The most significant addition to the Shooter formula is the new competitive multiplayer feature. I was skeptical at first, doubtful that PvP would be able to retain the game's unique charm. I was proven wrong with my first online battle. The subtle changes to the core mechanics make for an interesting game of cat-and-mouse. Just like in the main game, you must rescue survivors. But, in versus mode, there's someone else hellbent on rescuing more of them than you.
Each of the maps offer different strategic options, taking advantage of the unique liquidity of the game's levels. Risk maneuvering through an active volcano to avoid enemy fire, for example. Or, try having a shootout in the water, to avoid heating up. Flashier players may even try to steal survivors from an enemy base. As in other online shooters, you'll be able to use your experience points to purchase new items that can become devastatingly powerful. An early weapon shoots a slow homing missile; a more expensive one launches a tidal wave across the entire screen; and another one turns all water into lava.
What's not nearly as powerful is the matchmaking system. The game has a league system in place that, in theory, levels the playing field so that players of similar experience will play against each other. However, it rarely plays out that way. Perhaps players are simply not trying the multiplayer: There were multiple occasions throughout the week that I couldn't connect to anyone at all; and then there were a few sessions in which I was matched up against someone grossly overpowered. I had one default weapon. My opponent had three high-powered ones.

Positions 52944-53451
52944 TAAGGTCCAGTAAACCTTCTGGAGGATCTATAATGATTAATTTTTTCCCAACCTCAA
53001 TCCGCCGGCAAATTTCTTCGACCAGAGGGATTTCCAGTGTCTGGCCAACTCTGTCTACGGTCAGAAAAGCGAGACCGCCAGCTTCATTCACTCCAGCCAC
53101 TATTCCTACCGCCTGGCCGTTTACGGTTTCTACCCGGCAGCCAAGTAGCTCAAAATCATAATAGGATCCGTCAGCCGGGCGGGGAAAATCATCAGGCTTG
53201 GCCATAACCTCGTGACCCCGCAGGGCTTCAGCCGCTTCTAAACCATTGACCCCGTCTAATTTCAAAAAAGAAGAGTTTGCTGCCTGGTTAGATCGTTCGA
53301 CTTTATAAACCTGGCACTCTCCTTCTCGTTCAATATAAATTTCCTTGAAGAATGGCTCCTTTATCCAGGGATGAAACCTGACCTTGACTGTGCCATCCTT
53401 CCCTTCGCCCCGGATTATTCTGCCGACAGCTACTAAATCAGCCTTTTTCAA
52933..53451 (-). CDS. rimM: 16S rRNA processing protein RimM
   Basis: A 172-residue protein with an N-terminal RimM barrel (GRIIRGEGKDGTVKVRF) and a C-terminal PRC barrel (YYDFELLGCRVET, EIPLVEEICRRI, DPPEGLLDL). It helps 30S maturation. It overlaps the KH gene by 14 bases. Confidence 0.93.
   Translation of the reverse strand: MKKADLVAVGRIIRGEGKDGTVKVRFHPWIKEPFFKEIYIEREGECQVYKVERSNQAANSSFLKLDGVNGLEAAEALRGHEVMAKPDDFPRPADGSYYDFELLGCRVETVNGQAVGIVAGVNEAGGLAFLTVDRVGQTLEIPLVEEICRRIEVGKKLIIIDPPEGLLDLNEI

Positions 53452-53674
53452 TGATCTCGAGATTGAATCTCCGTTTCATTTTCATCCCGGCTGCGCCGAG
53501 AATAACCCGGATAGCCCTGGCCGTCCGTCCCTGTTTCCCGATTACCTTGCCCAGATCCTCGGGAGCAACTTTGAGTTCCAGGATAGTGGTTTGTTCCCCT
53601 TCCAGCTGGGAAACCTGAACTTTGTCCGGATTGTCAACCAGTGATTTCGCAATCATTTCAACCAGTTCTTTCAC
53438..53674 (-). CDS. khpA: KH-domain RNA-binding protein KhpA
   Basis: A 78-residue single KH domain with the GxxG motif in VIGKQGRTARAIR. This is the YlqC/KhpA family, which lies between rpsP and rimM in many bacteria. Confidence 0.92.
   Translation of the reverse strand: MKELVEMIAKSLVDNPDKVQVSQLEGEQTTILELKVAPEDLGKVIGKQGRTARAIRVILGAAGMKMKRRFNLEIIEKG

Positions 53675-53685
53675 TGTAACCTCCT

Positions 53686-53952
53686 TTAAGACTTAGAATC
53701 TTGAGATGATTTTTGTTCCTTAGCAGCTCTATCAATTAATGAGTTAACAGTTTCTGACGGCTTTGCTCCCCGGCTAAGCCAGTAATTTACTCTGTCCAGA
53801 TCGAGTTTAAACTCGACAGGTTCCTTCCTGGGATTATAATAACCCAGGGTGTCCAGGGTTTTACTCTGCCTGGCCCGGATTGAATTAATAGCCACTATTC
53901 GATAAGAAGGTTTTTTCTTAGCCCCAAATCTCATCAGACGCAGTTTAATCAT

It's a testament only to how enjoyable the core of the multiplayer is that I kept coming back for more, and making my way through the leagues. In some cases, I was able to beat players with a better loadout -- your core abilities are more than "good enough" to get by. Still, the mode is definitely not for everyone, and, as players gradually graduate away from the lowest levels (some players had already reached the highest rank within a week!), the mode will become increasingly inaccessible to newcomers.
The game's second and third acts are far more successful. I loved the new shmup-inspired enemies, which force you to dodge a barrage of bullets. One of the game's bosses, in fact, feels ripped out of a classic Japanese arcade shooter. The game's final act is the cleverest of the bunch, playing with light and dark in unique ways.
Shooter 2 definitely ramps up the difficulty, too, but largely from "gotcha" moments, where enemies and fluids will spawn without warning. I've had an enemy literally spawn on me twice -- a frustrating fate, especially when forced to redo a section of a level.
Shooter 2 is not as consistent of an experience as its predecessor. Given Q's record of creating terrific "Encore" expansions for previous PixelJunk games, it's a bit disappointing that the franchise's first real sequel falls a little short. Still, I imagine it'd be a welcome addition to anyone's PSN library.
This review is based on review code of PixelJunk Shooter 2 provided by Q-Games. It is now available on the PlayStation Store for $10.
- Key specs
- Reviews • 18
- Game format Optical disc, Downloadable
- Online features Multiplayer, Voice chat, Video chat, Store, Browser
- Drive capacity 250 GB
- Controller type Wired, Wireless
- Motion controls Accelerometer, Gyroscopic
- Video outputs HDMI (v1.3), RCA / composite
- Released 2012-09-25